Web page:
Controversial Decisions in Boxing History
Timothy Bradley win over Manny Pacquiao by split decision
Pacquiao connected on 253 of 751 punches (34 percent), compared to 159 of 839 (19 percent) for Bradley, and outlanded the challenger in 10 of the 12 rounds. But judges Duane Ford and C.J. Ross both scored it 115-113 to Bradley, while Jerry Roth had it 115-113 to Pacquiao. The loss was Pacquiao's first in nearly eight years.
Oscar De La Hoya win over Felix Sturm by unanimous decision
De La Hoya became the first boxer in history to win titles in six different divisions -- a record later bested by Pacquiao -- when he outpointed Sturm, who held the WBO middleweight title. All three judges scored it 115-113 to De La Hoya, even though he'd connected on just 188 of 792 punches (14.9 percent) compared to 234 of 541 (43.3 percent) for Sturm.
Felix Trinidad win over Oscar De La Hoya by majority decision
De La Hoya dominated the early rounds when he met Trinidad in a WBC/IBF welterweight unification fight between two undefeated fighters. Sitting on what he (and many) thought was an insurmountable lead, De La Hoya was content to simply rely on defense for the last three rounds. De La Hoya even thought he was victorious (inset) before the decision was announced. The decision sparked a major controversy and calls for a rematch, which never happened.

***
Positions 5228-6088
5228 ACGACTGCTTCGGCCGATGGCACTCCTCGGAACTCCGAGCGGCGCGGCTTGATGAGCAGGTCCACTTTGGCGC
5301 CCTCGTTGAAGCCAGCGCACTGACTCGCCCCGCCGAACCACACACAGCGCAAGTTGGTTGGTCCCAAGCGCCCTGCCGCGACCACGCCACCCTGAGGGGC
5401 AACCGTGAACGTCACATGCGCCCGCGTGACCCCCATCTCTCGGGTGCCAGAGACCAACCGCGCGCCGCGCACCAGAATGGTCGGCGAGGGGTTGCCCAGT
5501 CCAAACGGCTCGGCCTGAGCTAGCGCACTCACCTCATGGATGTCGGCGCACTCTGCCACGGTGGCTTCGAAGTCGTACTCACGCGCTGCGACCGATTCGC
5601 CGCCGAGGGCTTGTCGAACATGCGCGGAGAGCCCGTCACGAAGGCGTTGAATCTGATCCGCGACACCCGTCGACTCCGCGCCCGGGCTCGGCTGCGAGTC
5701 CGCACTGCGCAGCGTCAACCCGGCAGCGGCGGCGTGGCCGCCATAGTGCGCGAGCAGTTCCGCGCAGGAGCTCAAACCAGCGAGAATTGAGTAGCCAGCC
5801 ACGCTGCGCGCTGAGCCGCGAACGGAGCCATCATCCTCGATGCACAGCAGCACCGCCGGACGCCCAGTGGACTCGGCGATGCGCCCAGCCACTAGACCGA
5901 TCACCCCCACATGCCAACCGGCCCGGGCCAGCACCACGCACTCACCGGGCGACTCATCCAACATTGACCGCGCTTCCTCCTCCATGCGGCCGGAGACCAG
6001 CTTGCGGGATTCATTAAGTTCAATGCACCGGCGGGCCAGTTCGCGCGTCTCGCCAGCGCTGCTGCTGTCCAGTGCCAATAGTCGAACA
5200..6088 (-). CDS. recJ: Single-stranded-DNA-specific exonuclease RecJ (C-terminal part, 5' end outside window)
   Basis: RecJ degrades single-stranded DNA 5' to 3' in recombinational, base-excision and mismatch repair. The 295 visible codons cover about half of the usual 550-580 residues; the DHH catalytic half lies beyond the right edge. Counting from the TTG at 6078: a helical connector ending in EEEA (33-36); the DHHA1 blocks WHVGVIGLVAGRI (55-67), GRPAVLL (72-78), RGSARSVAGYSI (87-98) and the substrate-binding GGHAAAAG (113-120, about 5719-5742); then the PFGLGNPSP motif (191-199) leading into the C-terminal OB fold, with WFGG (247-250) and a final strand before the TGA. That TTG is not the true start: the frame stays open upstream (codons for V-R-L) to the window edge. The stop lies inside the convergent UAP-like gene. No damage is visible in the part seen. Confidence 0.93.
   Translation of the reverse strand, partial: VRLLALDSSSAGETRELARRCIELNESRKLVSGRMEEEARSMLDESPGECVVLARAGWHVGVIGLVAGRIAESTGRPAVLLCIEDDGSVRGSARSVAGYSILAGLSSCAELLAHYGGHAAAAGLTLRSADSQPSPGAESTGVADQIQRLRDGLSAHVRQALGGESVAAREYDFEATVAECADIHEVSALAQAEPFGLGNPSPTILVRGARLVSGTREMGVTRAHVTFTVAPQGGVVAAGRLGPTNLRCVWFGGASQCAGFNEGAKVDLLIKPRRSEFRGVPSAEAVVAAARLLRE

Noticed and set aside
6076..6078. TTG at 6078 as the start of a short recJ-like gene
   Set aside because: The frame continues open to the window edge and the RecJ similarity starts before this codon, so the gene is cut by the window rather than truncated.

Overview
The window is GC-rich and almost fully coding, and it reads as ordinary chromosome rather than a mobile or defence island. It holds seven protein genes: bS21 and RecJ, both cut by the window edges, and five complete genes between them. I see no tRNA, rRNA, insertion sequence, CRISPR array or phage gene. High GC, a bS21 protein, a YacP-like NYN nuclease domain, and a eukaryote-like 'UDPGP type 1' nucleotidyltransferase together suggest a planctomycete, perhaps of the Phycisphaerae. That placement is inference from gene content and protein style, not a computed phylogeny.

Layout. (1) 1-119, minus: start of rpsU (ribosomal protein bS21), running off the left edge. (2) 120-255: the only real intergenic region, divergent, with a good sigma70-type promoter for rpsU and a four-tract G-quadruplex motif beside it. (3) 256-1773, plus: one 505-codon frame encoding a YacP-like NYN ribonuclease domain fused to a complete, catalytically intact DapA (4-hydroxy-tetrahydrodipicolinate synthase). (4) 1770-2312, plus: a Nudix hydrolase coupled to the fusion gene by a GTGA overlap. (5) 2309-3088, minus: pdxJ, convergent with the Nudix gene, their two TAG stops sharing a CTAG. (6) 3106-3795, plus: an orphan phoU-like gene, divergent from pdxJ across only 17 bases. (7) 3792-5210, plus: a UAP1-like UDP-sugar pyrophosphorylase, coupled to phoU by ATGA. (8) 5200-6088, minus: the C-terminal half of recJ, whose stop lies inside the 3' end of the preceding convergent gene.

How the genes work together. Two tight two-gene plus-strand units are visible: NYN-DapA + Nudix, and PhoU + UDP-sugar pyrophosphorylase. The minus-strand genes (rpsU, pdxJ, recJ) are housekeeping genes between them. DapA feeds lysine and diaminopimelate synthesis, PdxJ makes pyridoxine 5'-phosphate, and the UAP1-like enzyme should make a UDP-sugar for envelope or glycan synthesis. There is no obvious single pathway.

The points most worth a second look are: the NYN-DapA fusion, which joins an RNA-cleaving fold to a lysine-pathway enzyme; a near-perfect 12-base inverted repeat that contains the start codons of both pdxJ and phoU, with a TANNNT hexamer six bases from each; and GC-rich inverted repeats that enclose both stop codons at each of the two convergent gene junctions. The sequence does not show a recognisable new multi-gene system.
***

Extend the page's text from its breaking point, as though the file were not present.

Evander Holyfield draw with Lennox Lewis
Lewis owned the WBC heavyweight title, while Holyfield held the WBA and IBF belts, but the much-anticipated title fight between the two men unified nothing when the judges returned a draw. Judge Eugenia Williams somehow scored the fight in favor of Holyfield, even though he landed 130 punches compared to a staggering 348 for Lewis. (Lewis won the rematch convincingly.)
Shannon Briggs win over George Foreman by majority decision
The 48-year-old Foreman still held the lineal heavyweight championship when he lost a majority decision to Briggs which prompted thunderous boos and curses from the crowd. "I'm not going to cry like a baby," said Foreman, who announced his retirement after the verdict came down.
Julio Cesar Chavez draw with Pernell Whitaker
After a division-record 20 defenses of the light welterweight title, Chavez moved up to challenge for Whitaker's WBC welterweight championship. Two of the three judges saw an even fight, though most ringside observes (including Sports Illustrated ) gave Whitaker no less than nine of the 12 rounds.
Sugar Ray Leonard draw with Thomas Hearns
Leonard defended his super middleweight title against Hearns in a fight that not many cared about besides the fighters themselves. Although Hearns twice floored Leonard in a rematch eight years in the making, the judges scored it a draw.
Park Si-Hun win over Roy Jones Jr. by split decision
There have been many controversial decisions in the Olympics through the years, but few worse than what Jones experienced. The 19-year-old American landed 86 punches to Park's 32 when they met in the gold-medal match and forced a standing eight count in the second round, but somehow lost the fight 3-2 when it went to a decision. Years later, Jones was awarded the Olympic Order, which is given to individuals for a particularly distinguished contribution, though it's rarely given to active athletes.
Joe Louis win over Jersey Joe Walcott by split decision
The 33-year-old Walcott was a 10-to-1 underdog when he faced Louis at Madison Square Garden for the heavyweight title. Although he floored Louis twice in the first four rounds and dominated the action throughout, Walcott came out on the wrong side of a split decision that left the crowd up in arms.